By Lisa Williams
A group of Cook Islanders returning from the 2020 Golden Oldies World Netball Festival in Hawaii are stranded in Auckland.
True to their name, most of the group are in retirement with a few in their 80's.
Along with a handful of young relatives doubling up as chaperones, they had been in Honolulu for the global festival from 15-22 March.
While in Honolulu, the Covid-19 restrictions saw the festival programme cut to three days from the original seven.
The group arrived from Hawaii into Auckland on Monday night and were isolated on arrival, bypassing waiting families and taken by coach to the Atiu Community Hall in Mangere East.
All have been updated on the New Zealand lockdown and reportedly refused offers of a paid hotel stay because they wanted to be together in group isolation.
While some have Auckland-based families, most of the 38 just want to get home to Rarotonga.
The world netball festival usually draws in thousands of former netballers and fans, but the impact of Covid-19 took many teams out of the tournament.
Attendee Selina Patia, of Auckland, accompanied her mum Lily to the festival and said it was definitely a scaled back event, with a noticeable impact on tourism numbers.
Ms Patia said being together was providing the older travellers with a sense of strength.
"Although last night was so hard having to stop them from embracing, greeting and hugging their families. I felt like the bad guy..but I know it must be done for the safety of everyone including the families visiting us."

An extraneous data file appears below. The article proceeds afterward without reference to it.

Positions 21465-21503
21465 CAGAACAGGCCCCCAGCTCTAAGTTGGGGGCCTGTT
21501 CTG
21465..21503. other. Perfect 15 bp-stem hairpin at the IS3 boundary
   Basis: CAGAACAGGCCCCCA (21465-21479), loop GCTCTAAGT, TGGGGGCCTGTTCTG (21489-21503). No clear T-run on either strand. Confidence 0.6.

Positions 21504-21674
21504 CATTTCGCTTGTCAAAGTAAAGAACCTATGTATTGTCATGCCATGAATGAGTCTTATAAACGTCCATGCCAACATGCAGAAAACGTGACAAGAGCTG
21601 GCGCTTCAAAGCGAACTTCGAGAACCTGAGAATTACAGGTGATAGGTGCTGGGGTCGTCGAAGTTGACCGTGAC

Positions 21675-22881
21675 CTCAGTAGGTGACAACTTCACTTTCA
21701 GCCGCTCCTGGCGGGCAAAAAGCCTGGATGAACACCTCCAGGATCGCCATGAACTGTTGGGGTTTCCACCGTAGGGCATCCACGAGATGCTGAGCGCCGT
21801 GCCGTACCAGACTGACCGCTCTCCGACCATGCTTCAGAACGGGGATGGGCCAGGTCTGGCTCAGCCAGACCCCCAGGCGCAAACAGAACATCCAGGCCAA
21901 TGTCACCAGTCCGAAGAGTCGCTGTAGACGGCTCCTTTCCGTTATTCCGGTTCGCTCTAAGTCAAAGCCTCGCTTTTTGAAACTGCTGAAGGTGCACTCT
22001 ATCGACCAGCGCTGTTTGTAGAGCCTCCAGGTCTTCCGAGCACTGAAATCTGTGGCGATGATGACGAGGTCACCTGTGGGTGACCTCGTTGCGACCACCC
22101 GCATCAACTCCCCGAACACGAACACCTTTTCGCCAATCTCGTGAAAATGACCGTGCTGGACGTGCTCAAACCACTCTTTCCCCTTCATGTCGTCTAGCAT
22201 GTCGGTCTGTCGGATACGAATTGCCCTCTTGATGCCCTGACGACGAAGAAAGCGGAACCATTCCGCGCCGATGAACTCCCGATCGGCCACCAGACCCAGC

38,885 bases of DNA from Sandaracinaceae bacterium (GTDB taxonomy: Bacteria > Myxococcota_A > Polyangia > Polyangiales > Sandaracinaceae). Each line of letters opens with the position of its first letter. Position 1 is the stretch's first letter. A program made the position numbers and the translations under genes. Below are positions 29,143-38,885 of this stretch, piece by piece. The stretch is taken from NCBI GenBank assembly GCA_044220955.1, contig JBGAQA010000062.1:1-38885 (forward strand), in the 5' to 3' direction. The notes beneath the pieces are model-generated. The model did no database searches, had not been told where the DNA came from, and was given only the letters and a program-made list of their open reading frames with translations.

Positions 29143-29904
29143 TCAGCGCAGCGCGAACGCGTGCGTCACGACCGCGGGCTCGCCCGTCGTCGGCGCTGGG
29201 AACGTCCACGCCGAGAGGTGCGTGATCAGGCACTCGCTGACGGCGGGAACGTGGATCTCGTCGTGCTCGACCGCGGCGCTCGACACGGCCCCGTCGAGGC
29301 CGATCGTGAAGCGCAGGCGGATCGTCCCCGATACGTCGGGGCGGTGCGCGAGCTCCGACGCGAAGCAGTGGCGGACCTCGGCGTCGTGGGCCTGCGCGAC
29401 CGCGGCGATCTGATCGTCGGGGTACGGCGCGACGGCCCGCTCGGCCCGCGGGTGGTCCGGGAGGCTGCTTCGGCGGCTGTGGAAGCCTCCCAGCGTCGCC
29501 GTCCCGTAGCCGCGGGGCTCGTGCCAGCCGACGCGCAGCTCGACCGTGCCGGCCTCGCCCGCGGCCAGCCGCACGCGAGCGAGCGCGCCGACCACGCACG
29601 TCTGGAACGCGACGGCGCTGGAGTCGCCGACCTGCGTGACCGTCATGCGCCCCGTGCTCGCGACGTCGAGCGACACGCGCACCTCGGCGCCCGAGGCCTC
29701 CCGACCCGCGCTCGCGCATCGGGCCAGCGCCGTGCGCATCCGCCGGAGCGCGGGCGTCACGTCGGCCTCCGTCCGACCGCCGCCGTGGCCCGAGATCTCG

"One of the greatest things that's been shown within this group is the resilience and the strong faith they have - I'm impressed. They're prepping and ready for self-isolation."
The Atiu community Hall in South Auckland is a popular venue for hosting large family reunions and celebrations, and food, blankets and bedding were already being passed to relatives via volunteers on gate duty.
"The idea today was to be able to give them enough supplies for them to be able to self-functoning…while we are on lockdown - so we are asking families not to come to the hall, their visits won't get them past the gate and they aren't essential services, so should not breach the lockdown," said Wellington-based Cook Islander Thomas Tarurongo Wynne.
Mr Wynne and other NZ-based Cook Islanders have been part of the co-ordinating team stepping in to help get the 'Golden Oldies' home and through their unplanned Auckland stopover.
He said Auckland based non-profit Pacific Homecare was aiming to provide medical visits to the group throughout their stay.
"I think the most important thing is that they are in really good spirits. They are really thankful for the support of many people that have been helping them out," he said.
Despite the sadness of not being able to physically greet their loved ones, they recognised the seriousness of the situation, he said.
"But today, they were in high spirits, they are happy to be together, and were breaking out the ukuleles when I left."
Meanwhile, Cook Islands High Commissioner to New Zealand Elizabeth Wright-Koteka has warned the situation might change, "given things are evolving so quickly".
Her office was seeking clarity on the question of whether the group, having cleared New Zealand customs and as New Zealand citizens, fell under the four week lockdown, which comes into effect at midnight Wednesday or just needed to complete two weeks isolation before returning home.
The Commission has issued a call for other Cook Islanders currently in isolation in New Zealand to register with them. The list has grown to 75 today, including those at the Atiu Community Hall.